Oh, Alex Cross. Every now and then a movie comes along that is so misconceived on every conceivable level that it becomes ludicrously entertaining in the ways that the filmmakers never intended. Apparently, during one of his meetings to discuss which seven movies he would crank out last year, Tyler Perry decided it would be time to show off his badass side. Fair enough, when you get famous for dressing up like a woman, chances are you’d want to make sure that wasn’t the only thing you’d ever be known for. So, good ol’ Mr. Perry decided to dip his toes into Morgan Freeman’s pool and play a young version of the preternaturally talented detective Alex Cross (Kiss the Girls, Along Came A Spider). What’s supposed to be an earnest attempt at a morally righteous thriller comes off as a clumsy slapstick comedy of inept filmmaking. It’s so poorly slapped together that you’d almost think the whole exercise was B-movie parody, were it not for the fact that the trash dumps out of the compactor without a hint of irony. This is an early Razzie Award favourite and a film almost worth recommending for all of the laughs to be found that no one intended.
The film is a Batman Begins for the Alex Cross character, an origin story that shows how the oh-so talented detective cut his teeth on a supervillain in Detroit before heading out to the FBI to track down those dinks full time. He’s got a partner (Ed Burns) who offers love, respect, and attitude; a wife and child who he loves; a nana with moral authority that he fears; and a job as a top dog among Detroit detectives. Yep, everything is good. Too bad about the psychopath who came to town implausibly named Picasso (Matthew Fox) for his love of leaving art work behind his brutal murder scenes. At first it seems like Picasso is targeting the rich for mass slaughter as part of the whole haves n’ have nots battle in the big D. Then it becomes clear that he’s working as a hired hand. Could it be for that suspicious French character played by the only other recognizable actor in the film? Who knows and more importantly who cares once Picasso starts coming after Cross’ directly. This is going to be a battle that’ll test all of Cross’ wits and since grenade launchers are involved, he’s going to have to dole out a little ass kicking as well (don’t worry, he owns a black undershirt and sawed-off shotgun for just such an occasion).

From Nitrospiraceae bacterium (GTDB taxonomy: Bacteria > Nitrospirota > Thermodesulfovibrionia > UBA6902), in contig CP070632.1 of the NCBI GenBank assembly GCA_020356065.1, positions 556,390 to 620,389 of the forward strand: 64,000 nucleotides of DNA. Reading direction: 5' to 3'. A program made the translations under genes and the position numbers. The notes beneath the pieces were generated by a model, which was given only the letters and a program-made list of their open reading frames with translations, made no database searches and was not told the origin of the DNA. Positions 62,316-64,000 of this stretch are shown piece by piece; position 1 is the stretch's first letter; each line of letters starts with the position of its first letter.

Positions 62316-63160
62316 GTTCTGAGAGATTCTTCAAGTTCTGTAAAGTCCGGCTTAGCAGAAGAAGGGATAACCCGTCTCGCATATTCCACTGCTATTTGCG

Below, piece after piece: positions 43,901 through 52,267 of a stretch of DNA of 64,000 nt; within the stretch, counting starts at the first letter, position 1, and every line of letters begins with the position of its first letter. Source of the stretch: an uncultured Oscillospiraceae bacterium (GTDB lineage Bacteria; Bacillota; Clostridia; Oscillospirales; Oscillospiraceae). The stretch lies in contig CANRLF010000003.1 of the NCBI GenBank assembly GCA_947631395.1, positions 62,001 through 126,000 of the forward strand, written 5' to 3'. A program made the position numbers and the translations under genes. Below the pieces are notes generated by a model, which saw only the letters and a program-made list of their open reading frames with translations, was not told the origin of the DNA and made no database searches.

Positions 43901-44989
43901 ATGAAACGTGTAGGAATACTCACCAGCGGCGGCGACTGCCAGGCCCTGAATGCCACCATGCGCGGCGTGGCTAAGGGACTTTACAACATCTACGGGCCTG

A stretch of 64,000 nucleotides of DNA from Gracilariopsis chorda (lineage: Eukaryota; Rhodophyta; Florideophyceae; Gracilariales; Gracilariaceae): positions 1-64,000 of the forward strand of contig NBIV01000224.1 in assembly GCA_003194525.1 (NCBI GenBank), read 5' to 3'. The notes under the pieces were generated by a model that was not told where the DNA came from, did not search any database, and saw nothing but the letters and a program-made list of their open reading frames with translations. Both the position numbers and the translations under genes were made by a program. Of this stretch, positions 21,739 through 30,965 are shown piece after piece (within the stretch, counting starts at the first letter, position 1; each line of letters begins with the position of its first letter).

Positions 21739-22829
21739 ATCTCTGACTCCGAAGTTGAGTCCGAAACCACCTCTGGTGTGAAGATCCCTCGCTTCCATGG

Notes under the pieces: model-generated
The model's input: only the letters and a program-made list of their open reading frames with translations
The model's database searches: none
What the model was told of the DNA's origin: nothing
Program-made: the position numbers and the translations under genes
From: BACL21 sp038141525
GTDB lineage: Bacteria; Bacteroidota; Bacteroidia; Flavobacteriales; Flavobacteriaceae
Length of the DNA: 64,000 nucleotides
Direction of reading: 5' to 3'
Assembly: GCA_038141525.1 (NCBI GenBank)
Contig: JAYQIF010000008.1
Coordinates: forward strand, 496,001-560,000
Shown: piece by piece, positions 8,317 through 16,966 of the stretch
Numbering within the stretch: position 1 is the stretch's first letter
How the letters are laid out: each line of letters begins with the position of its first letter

So…yeah…it’s a crappy serial killer movie and one that doesn’t even have the benefit of using a James Patterson novel as source material. This sucker was whipped up just for Perry, which means when the game gets personal, he’s gonna talk about God and the need to send that bastard to hell. It’s also a movie designed for the special “talents” of director Rob Cohen (The Fast And The Furious, XXX, Daylight), which means that stuff is constantly going to be blowing up real good and the deaths will be ludicrously over the top. Together that creates a magical cocktail of misplaced moralization and cartoonish ultraviolance.
To make things even better, the script of conflicting tones seems to have been whipped up over a caffeine fueled weekend and offers dialogue gems like “I didn’t get you pregnant by talking” or a German business man shouting “This building is impenetrable!” It’s some of the worst B-movie writing around with scenes that could be played with no adjustments in a parody vehicle like MacGruber. I mean, we’re talking about a movie where not only does the killer decide to attempt an assassination from a moving train with a rocket launcher, but somehow Cross figures out that it’s going to happen seconds before without any indication that could be a plan. I guess the character watched a lot of shitty action movies in the 80s and 90s and quickly figured out that he was in one.
Every single scene in the movie is about that ridiculous and as long as you aren’t sitting in a theater expecting anything less, it is a hilarious work of blockbuster cheese that’ll have you laughing until it hurts. Perry tries to take it all seriously, but he’s clearly out of his depth as an action hero. He adds a certain dignity to the Hallmark card family moments that I suppose explains his appeal, but as the guy throwing punches or explaining why the bad guy has to die, it’s like watching a third grader play hero on the playground (The posturing seems right because he’s imitating those who came before, yet nothing about it is believable). He also stumbles through action scenes with the fight choreography grace of a giant rock being shoved into frame. Everyone else in the cast is out of their depth as well, simply because they’re all dramatic actors trying to play something straight that can’t possibly be taken seriously. Fox at least tries to create a character out of Picasso and his effort puts him above the rest of the cast. It’s just a shame that the writing prevents him from doing much beyond mugging (if he had a silent villain mustache, you can guarantee he would have twisted it).
Simply put, Alex Cross is a complete disaster. But, like spotting a homeless person defecating in front of traffic, you won’t be able to tear your eyes away. This is a movie that keeps you gripped because after every scene you’ll think, “well, at least things can’t get any worse.” Well, let me assure you that they can and in that perverse way movies this bad can be just as engrossing as something that works perfectly. If you can’t wait to see what happens next as a viewer, then the filmmakers must have gotten something right, even in cases like Alex Cross when what they got right is oh so deliciously wrong.